What Jobs Can You Get with an Associate Degree in General Studies?
Do you want to get a start on your education even if you're unsure of your long-term career plans? Would you like to pursue a flexible course of study that leaves you multiple job options? If so, majoring in general studies may allow you to explore your interests while preparing you for entry-level work in office or business settings. Schools offering General Studies degrees can also be found in these popular choices.
Associate's Degree in General Studies Defined
An Associate of Arts or Associate of Science degree in general studies may prepare you for employment or continued study at the bachelor's degree level. General studies is a broad-based, flexible degree field that introduces you to a variety of different topics, such as business, social studies, humanities, math, science, communication, English, computers, composition, foreign language, psychology and philosophy.
With an associate's degree in general studies, you may be prepared to enter a variety of fields like sales, clerical, banking or customer service. Most jobs you qualify for will be at the entry level for the career. Some jobs will require you to participate in additional on-the-job training. Job possibilities include administrative assistant, customer service representative and bank teller.
An administrative assistant works in a secretarial role for a business or non-profit organization, assisting with routine clerical tasks. In this job, you greet visitors, answer phone calls and contribute to the efficient operation of the office.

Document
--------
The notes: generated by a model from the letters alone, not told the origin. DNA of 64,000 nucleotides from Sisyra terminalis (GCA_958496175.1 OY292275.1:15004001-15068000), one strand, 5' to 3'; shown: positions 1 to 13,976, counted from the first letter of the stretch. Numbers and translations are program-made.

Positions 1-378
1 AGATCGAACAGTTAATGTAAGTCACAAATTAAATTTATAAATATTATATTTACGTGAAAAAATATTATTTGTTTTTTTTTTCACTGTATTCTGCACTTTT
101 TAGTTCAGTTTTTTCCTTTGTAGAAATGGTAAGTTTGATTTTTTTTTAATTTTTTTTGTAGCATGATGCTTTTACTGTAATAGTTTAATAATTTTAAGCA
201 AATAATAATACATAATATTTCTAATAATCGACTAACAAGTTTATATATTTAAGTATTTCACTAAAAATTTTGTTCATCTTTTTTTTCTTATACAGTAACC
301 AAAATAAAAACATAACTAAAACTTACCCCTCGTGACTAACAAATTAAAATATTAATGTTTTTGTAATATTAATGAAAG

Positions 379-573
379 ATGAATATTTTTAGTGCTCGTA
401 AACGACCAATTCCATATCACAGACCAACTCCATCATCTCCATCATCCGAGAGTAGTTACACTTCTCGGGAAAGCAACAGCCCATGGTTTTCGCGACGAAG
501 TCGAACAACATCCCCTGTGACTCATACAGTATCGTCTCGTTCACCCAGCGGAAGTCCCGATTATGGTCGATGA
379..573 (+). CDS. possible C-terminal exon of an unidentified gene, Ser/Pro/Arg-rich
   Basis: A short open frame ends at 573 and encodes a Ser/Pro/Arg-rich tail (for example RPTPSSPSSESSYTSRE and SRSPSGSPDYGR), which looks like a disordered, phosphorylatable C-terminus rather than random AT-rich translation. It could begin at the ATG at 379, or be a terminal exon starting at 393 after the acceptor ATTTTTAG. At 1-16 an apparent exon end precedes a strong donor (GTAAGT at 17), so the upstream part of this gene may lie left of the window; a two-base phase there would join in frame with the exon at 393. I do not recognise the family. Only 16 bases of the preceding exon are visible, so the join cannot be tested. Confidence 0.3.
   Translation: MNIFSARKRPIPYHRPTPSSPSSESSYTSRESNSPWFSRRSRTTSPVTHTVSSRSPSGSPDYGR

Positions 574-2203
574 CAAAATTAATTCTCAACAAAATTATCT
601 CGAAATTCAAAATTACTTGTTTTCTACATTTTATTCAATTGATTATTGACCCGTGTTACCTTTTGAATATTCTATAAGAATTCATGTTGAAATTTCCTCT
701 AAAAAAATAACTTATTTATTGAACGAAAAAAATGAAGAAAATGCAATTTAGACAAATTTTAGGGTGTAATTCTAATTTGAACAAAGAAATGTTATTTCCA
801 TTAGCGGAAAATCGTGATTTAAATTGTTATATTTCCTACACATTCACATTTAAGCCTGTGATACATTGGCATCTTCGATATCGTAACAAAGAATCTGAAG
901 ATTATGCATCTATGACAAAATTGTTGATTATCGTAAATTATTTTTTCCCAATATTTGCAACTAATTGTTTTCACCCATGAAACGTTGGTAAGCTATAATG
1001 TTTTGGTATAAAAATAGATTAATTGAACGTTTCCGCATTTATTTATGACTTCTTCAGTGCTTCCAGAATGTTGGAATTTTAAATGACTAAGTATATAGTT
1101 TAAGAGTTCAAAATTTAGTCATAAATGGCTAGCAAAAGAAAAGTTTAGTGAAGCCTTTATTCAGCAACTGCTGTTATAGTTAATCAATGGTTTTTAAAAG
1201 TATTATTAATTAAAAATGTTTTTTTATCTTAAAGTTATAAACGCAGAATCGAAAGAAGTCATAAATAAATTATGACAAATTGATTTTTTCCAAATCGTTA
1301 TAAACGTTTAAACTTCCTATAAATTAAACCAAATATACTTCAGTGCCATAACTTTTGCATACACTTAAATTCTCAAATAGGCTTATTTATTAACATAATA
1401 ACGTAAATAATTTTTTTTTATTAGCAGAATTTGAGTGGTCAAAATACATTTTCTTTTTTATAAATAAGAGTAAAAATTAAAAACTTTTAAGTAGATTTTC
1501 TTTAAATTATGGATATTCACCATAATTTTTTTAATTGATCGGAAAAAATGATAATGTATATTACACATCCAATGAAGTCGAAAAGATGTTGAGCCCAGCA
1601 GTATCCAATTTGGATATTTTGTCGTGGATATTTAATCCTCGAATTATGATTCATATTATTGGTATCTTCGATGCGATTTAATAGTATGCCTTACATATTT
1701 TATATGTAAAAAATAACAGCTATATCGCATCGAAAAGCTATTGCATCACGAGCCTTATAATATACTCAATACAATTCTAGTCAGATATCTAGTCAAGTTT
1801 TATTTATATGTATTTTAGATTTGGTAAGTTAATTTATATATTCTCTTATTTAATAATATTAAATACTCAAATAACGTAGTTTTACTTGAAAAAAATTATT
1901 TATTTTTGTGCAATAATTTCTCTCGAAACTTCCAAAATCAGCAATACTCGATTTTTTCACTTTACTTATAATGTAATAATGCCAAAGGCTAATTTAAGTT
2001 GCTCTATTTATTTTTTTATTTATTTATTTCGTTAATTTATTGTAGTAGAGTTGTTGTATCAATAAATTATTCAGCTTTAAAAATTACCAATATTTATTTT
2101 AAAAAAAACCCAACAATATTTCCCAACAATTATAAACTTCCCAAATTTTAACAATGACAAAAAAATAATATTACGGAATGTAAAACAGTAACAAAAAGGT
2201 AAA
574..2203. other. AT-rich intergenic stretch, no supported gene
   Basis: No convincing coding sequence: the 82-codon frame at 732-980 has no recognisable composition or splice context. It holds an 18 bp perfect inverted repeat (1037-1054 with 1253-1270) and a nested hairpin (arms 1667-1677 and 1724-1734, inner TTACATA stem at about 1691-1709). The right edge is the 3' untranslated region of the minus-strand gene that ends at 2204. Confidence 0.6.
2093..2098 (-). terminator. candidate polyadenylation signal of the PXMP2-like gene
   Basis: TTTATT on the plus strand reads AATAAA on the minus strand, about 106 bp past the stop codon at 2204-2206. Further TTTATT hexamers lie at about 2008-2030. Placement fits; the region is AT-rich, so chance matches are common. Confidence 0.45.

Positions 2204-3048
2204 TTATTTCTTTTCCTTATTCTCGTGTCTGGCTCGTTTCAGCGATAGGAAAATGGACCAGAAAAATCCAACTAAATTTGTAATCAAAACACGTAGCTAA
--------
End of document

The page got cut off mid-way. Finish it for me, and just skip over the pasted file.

You may prepare or circulate memos or reports, arrange conference calls and committee meetings, make travel arrangements for company executives or visiting staff and prepare agendas for your superiors. Tasks may also include receiving and routing incoming mail, maintaining office supplies, establishing and maintaining filing systems and operating office equipment such as computers, fax machines or copiers.
Customer Service Representative
Customer service representatives provide information, assistance or problem resolution services to people who buy a company's products or use a company's services. You might work with people by phone, in person or e-mail, so excellent listening, verbal and written communication skills are vital. The nature of your exchanges can vary depending upon your position, your employer and the customer. In some customer service representative jobs, you may have reports to prepare and submit, handle billing matters and confer with supervisors or colleagues to resolve customer service inquiries.
You may sometimes assist a person with finding the right product in the store. You could work with customers by telephone, accepting orders, authorizing returns or exchanges of purchased items, answering product and service questions or canceling accounts. You may also handle complaints or service issues. In these scenarios, you resolve the issue that's concerning the customer while following company protocol and policies.
This occupation is a particular kind of customer service representative employed by a bank. You regularly interact with clients and customers in person and by phone. You may assist customers with routine tasks such as opening or closing accounts, loan payments, withdrawing money, cashing checks or depositing cash.
You may be responsible for counting cash drawers at the end of a shift or properly receiving armored car deposits according to bank policies and procedures. You could assist customers in resolving account discrepancies. You also need to be knowledgeable about the financial services offered by the bank you work for and be prepared to offer these services to customers as appropriate.
To continue researching, browse degree options below for course curriculum, prerequisites and financial aid information. Or, learn more about the subject by reading the related articles below: